Wednesday, March 5, 2008

Automakers Losing Religion; CARB Keeps Unfounded Faith

The expense and impracticality of hydrogen fuel cell powered cars is beginning to dawn on the major automakers. Batteries will do within a few short years what H2 advocates can only dream. The Wall Street Journal reports GM, Toyota Doubtful on Fuel Cells' Mass Use.
Top executives from General Motors Corp. and Toyota Motor Corp. Tuesday expressed doubts about the viability of hydrogen fuel cells for mass-market production in the near term and suggested their companies are now betting that electric cars will prove to be a better way to reduce fuel consumption and cut tailpipe emissions on a large scale.
Further evidence that the action is in electric cars and the batteries that will energize them: General Electric has invested $4 million in Th!nk Global, and $20 million in A123. Business Week reports GE plugs into electric car investments. And Th!nk has debuted a larger concept car, which it has developed with an unnamed major automaker. Green Wombat has more info here.

Pretty soon it might be down to BMW and Honda advertising the dream, with the California Air Resources Board acting as enabler. CARB staff is recommending lowering once again the required number of zero emission vehicles - this time by a mere 90%! Honda, the supposed H2 true believer, is actually given an incentive to produce fewer of its much touted Clarity FCV.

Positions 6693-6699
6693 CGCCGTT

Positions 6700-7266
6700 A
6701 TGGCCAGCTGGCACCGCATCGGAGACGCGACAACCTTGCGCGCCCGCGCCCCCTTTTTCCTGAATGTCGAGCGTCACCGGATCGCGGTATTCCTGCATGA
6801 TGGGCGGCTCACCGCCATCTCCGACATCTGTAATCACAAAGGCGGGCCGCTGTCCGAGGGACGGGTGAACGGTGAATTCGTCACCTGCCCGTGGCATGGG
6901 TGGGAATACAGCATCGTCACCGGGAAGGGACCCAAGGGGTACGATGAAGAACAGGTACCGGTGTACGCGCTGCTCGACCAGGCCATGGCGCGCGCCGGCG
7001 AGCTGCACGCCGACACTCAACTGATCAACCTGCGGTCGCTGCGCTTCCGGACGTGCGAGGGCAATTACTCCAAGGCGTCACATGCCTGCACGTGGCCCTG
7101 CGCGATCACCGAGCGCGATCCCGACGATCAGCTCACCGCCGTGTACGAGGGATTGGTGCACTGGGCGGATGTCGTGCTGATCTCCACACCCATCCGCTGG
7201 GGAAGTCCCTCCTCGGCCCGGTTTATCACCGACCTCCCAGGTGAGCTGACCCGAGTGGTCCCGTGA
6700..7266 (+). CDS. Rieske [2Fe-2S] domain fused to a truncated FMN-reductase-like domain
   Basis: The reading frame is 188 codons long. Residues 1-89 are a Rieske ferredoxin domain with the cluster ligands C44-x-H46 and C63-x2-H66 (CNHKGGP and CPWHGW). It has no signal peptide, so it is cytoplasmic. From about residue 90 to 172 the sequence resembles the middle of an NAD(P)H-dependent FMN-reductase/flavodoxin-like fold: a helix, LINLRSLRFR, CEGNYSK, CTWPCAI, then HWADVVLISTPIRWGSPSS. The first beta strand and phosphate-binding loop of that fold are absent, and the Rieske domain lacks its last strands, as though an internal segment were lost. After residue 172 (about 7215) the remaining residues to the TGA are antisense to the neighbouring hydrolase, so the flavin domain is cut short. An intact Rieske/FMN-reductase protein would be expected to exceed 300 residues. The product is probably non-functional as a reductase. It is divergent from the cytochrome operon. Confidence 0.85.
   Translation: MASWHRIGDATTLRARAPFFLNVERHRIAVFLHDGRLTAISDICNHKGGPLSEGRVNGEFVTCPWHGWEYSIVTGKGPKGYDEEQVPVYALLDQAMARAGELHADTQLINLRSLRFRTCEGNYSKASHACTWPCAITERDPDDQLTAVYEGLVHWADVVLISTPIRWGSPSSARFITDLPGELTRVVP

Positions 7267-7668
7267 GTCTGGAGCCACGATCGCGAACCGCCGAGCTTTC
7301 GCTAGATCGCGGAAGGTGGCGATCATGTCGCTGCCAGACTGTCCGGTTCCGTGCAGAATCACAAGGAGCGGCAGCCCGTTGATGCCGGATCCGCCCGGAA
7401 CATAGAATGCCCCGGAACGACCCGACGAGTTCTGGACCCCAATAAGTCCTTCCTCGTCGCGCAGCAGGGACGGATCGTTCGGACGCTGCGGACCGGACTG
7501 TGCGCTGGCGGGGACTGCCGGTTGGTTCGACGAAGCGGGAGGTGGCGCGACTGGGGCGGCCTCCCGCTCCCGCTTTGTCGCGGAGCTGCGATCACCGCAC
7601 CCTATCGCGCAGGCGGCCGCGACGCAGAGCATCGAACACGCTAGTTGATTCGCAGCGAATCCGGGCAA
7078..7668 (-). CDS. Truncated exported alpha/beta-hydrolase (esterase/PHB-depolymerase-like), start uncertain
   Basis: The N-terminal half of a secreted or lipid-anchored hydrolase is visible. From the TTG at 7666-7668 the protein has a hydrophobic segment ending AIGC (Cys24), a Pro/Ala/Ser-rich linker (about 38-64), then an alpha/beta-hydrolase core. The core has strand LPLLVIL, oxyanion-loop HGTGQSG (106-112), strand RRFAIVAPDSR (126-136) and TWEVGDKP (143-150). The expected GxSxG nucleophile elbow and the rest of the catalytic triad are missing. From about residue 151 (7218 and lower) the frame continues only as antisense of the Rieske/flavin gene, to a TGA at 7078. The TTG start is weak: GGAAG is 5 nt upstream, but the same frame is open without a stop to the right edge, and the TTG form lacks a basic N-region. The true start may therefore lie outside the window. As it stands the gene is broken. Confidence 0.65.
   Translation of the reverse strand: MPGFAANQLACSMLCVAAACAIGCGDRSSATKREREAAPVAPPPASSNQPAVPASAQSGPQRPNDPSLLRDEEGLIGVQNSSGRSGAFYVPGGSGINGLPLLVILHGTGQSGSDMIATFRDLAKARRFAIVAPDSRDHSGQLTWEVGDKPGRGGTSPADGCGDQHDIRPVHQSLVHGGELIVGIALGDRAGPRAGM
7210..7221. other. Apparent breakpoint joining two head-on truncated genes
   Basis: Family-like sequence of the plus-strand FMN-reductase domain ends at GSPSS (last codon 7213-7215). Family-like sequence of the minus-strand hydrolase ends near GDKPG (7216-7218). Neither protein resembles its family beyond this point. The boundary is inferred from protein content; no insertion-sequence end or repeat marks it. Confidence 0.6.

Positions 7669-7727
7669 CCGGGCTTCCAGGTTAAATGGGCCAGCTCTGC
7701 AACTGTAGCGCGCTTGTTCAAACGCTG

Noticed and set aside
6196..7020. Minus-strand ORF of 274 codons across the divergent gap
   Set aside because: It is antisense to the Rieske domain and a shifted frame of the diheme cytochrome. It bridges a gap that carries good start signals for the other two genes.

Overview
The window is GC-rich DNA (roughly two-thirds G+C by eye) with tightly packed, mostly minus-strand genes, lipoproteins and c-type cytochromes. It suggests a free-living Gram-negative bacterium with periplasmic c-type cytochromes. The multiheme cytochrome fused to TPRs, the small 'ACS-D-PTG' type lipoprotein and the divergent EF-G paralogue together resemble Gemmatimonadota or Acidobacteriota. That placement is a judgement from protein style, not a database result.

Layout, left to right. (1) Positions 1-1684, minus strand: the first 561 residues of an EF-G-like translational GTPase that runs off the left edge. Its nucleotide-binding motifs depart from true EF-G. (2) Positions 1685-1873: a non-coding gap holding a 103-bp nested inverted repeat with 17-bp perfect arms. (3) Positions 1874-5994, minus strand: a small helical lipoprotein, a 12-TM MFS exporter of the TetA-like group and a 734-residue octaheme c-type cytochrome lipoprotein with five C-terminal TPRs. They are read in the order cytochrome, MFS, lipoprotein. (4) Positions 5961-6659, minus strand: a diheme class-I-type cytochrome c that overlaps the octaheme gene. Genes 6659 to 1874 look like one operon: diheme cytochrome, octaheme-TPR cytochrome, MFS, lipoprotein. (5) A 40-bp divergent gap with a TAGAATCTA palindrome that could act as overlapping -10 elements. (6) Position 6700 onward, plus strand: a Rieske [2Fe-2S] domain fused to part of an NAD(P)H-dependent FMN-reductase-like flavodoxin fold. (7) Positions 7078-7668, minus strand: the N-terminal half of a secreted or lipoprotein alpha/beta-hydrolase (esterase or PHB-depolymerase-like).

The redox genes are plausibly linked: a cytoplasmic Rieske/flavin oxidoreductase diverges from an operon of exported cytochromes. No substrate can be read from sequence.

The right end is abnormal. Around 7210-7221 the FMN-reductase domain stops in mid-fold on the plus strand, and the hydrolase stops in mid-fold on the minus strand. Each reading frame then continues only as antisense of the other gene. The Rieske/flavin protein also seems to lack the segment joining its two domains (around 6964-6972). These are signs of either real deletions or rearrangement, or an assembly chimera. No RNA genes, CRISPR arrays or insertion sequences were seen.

The Air Resources Board could probably find a way to lead by prodding early commercialization of battery ZEVs, but instead it appears to be regulating itself into irrelevancy.


liveoilfree said...

Actually, CARB was ordered last year to release the Auto Alliance from building Fuel Cells, but it took CARB this long to manufacture its excuses.

Now, it's to facilitate "blended hybrid plug-ins" such as the GM Dual Mode Tahoe monstermobile.

CARB is abandoning the ZEV numbers it agreed to in 2003, admitting that it was all a shuck.

They join the same lying song as GM, Toyota and Honda: we'll get clean (but not just yet).

They all pretend to claim that developing fuel cells will take an additional 10 years, whereas the real story is that they know they can't make fuel cell cars in any quantity at all, and also don't want to make battery ZEV either.

So CARB is just a co-conspirator with the Auto Alliance, doing its usual thing of colluding with the folks it's supposed to regulate.

Doug Korthof

Peter S Magnusson said...

Marc, I couldn't find your email address but I assume this is moderated so I thought I would post here.

I've been curious as to why EV doesn't take off, not just in light of rising oil prices but of course in light of the likely damages from global warming.

But my conclusion seem to differ from the "common consensus". I conclude that it simply boils down to battery costs, and that these are still much too high. I summarized my thoughts in a recent posting on my blog. In short, I estimate that the external cost of the CO2 emissions are on the order of $1000 over the lifetime of the car, and battery costs over that lifetime seem to be upwards a magnitude higher. Am I missing something fundamental in my reasoning?

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